Let's take your questions one at a time:
You asked: 1) Do I need to submit monthly W2's (and a quarterly 941) to
the IRS as the 'employer' of myself? Even if I consider the business
paying me annually? My total Soc. security+medicare taxes are under 10,000,
but not when combined with my income taxes. Would this take the place
of my quarterly estimated taxes I currently pay?
Answer: You don't submit W-2s each month. They are filed annually.
You should do a monthly payroll to avoid being questioned by IRS.
Some tax professionals do an annual payroll for their clients.
Frankly, that's just in response to their sheer frustration with
clients who don't keep regular books and have to do all the bookkeeping
as a year-end marathon.
If you're going to have a payroll, I strongly recommend that you use
a payroll service. You'll find links to the top payroll processing
houses in the country here:
Yes, it will cost you about $300 per year - but you can't even
begin to know what headaches they will save you, when it comes to
payroll and payroll tax administration.
A big reason small businesses fail is because they mess up
with their payroll taxes and end up so far behind that
they just can't ever fix it. Emotionally, the battle with IRS
and the state just drains them and cuts into their ability to
run their businesses. Believe me. I've seen this over many
years of watching people painfully ignore sound advice...
because 'I can handle it myself.' Please don't be one of them.
Learn from their mistakes.
You asked: 2) I have not been submitting monthy w2's - do I just submit
one 'big' w2 and they'll let me know if they need a penalty?
Answer: You file Form 941 each quarter. We are in April right now.
The first quarterly filing is due on April 30th. So, you can go back
into the first three months and convert some of the checks you've paid
yourself into payroll checks - and file the Form 941 right on time.
In fact, you're all right on penalties, too. If you don't have more
than $2,500 due with that Form 941, you can avoid all penalties.
You can achieve this by reducing the amount of Federal income tax
withheld, so it keeps you below the $2,500 level when you add in
the 15.3% for FICA and Medicare taxes.
Which leads us to your next question:
3) Circular E shows the current soc. security tax at 12.4% + 2.9%
medicare. I assume this is both the employee and employer parts?
Answer: Yes. The individual's share (you, as an employee) is 6.2%
for FICA and 1.45% for Medicare. As the employer, you will deduct
those amounts from the paycheck and match the other half from the
Your next question: 4) Am I subject to FUTA (unemployment tax of 6.2%?)
Answer: Yes. And no. You need to pay the corresponding unemployment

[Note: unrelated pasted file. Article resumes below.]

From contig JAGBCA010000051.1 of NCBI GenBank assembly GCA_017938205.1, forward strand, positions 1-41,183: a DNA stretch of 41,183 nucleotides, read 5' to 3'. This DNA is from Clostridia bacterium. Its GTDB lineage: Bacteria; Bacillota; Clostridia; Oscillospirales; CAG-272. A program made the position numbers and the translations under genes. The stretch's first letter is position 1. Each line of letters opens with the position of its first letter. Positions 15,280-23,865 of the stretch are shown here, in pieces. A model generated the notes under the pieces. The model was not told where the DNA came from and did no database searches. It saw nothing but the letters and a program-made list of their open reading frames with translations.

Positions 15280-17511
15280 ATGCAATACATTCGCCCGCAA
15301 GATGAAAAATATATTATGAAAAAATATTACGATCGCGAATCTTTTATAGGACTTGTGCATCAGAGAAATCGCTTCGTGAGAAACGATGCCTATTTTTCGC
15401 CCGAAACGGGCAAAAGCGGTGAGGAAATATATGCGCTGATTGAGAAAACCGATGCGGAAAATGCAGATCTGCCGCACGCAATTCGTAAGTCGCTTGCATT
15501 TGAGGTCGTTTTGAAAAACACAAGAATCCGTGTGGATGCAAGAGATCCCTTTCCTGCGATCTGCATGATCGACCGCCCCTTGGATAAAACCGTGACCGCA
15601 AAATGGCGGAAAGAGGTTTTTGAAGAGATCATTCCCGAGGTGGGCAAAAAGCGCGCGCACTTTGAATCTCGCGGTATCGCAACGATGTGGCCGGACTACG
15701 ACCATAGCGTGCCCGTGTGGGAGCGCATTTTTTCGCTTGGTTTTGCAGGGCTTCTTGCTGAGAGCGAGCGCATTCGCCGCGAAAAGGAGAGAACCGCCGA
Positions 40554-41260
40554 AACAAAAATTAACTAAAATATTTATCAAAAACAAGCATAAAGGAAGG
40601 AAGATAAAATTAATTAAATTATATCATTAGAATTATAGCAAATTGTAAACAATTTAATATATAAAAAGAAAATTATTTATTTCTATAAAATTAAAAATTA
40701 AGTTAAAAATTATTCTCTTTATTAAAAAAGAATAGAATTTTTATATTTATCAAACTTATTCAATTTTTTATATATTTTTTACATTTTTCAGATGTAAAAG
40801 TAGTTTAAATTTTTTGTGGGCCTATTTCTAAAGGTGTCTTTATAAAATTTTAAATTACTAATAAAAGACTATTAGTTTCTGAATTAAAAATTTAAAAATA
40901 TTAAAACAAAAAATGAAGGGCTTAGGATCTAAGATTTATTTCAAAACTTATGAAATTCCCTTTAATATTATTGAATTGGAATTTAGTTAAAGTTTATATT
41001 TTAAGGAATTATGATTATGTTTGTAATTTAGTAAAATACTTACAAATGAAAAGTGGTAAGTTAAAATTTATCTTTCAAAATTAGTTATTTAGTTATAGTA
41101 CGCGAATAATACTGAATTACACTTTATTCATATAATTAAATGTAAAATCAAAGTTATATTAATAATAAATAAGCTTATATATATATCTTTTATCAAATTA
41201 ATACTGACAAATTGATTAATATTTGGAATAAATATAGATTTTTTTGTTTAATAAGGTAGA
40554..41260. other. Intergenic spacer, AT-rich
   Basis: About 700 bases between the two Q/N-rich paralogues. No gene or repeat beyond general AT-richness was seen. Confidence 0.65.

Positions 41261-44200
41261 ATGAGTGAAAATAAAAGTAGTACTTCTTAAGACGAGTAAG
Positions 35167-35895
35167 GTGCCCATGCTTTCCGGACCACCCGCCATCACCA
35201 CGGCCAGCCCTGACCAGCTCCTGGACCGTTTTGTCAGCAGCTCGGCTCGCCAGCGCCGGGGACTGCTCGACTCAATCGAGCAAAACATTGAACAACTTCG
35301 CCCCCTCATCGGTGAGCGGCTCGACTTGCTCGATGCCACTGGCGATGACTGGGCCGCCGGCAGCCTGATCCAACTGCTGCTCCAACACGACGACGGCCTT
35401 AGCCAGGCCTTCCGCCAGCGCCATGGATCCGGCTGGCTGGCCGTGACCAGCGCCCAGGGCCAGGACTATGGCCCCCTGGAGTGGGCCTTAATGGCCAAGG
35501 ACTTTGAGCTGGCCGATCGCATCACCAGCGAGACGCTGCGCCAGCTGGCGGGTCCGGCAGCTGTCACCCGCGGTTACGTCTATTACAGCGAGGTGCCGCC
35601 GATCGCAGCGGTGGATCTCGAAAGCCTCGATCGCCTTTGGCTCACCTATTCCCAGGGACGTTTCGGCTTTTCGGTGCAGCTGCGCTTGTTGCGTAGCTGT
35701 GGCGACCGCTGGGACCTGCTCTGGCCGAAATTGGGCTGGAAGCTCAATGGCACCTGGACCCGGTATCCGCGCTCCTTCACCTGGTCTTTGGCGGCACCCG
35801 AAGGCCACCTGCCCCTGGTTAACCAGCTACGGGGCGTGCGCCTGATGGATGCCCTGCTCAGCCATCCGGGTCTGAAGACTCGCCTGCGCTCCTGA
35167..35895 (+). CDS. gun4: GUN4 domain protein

taxes to your state - and report that on the Form 940. When you do
that, and pay it in on time, your federal rate drops to .008 (or .8%)
of the first $7,000 of your wages. This means that if you can't work,
your are eligible for unemployment coverage. Not bad. I have had some
of my clients with S-corporations file for unemployment when their
corporations had income coming in.
You're doing good research. And you're asking good questions. But
you're not going to get the advice you need to run your business in
a forum like this. We can't see your entire financial picture
(personal and business) or know your goals. Please, please, consult
with a good local tax professional who understands your business or
industry. It will only cost you an hour or two worth of consultation
fees. It will be the best money you ever spent.
If you really, really believe you can't afford that, go to Amazon.com
and do a search for 'small business tax'. All the books that appear
on that first page are really helpful - and cheap.
Clarification of Answer by
10 Apr 2005 18:02 PDT
For you to take advantage of that year-end payroll treatment,
you need to cut a payroll check in December for the net amount
of the payroll, after all withholding has been taken out.
So if you wrote yourself a check in December, you could use that
as the net payroll check.
It's complicated to explain how to turn that into a payroll check
to replace all the checks you meant to write during the year.
Sorry, I couldn't really do that here.
Just understand that the logic involves treating all the earlier
checks in the year as advances against a final payroll.
Truly, truly a risky strategy when you are filing the payroll
tax returns this late.
If you have a substantial payroll for last year, it's well worth
your time to have a tax professional who understands payroll
(and yes, not all do) handle this calculation for you and to
prepare those late payroll tax returns. Someone good might also
be able to help you come up with a good reason why you're late.
They might be able to help you reduce those penalties.
If you prepare quarterly tax returns, your penalties
will start on the due dates of each quarter.
If you prepare payroll tax return for only the last quarter,
your penalties will start in December. They may be lower.
Which means the interest on the penalties will be lower AND
they won't start assessing the interest until January 2005,
instead of April 2004...
Does that help a little?
Really, getting a Pro to do it will cost you less than the
penalties s/he will save you.